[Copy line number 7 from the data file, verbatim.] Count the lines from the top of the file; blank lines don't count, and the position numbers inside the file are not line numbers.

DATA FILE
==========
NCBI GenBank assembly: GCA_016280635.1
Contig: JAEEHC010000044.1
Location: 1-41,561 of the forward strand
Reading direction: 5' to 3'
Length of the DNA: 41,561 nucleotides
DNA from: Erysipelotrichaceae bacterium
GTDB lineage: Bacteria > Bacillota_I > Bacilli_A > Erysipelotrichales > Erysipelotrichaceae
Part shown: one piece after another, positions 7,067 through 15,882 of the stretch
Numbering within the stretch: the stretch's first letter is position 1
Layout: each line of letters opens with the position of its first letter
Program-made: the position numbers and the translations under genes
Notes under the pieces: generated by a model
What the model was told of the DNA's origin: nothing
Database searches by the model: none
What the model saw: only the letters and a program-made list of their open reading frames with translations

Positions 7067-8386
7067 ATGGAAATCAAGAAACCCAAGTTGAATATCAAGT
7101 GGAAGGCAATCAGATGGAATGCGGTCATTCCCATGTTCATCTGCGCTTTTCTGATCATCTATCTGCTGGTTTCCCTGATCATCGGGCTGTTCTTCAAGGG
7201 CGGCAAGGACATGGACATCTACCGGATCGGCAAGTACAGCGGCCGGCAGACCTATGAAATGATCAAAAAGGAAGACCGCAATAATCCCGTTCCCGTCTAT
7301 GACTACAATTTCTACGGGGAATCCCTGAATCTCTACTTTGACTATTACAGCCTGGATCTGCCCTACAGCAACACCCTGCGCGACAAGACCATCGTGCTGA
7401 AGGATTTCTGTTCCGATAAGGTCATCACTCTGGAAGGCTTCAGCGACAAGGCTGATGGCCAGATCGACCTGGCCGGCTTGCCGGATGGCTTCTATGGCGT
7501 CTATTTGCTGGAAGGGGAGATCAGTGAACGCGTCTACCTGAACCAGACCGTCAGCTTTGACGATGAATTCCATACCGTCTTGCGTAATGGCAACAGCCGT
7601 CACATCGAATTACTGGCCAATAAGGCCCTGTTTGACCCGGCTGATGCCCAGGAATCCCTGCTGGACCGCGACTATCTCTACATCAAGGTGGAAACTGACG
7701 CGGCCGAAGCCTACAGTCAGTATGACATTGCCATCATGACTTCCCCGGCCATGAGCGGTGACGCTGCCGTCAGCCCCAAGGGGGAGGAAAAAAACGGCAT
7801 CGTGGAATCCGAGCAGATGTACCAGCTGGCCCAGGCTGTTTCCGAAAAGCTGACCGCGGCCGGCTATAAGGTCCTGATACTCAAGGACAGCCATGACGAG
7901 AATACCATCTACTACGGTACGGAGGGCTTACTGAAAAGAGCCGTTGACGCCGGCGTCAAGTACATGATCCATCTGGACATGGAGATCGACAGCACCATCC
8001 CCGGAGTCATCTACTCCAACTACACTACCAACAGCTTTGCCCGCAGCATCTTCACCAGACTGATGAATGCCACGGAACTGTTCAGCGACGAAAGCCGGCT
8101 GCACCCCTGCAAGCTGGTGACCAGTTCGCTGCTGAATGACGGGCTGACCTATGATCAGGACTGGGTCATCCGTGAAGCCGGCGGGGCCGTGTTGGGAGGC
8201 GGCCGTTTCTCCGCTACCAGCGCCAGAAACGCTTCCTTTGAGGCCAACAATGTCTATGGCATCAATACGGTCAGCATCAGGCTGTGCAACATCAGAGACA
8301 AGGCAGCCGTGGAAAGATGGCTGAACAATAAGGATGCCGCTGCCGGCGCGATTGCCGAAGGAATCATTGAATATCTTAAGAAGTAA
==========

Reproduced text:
GTDB lineage: Bacteria > Bacillota_I > Bacilli_A > Erysipelotrichales > Erysipelotrichaceae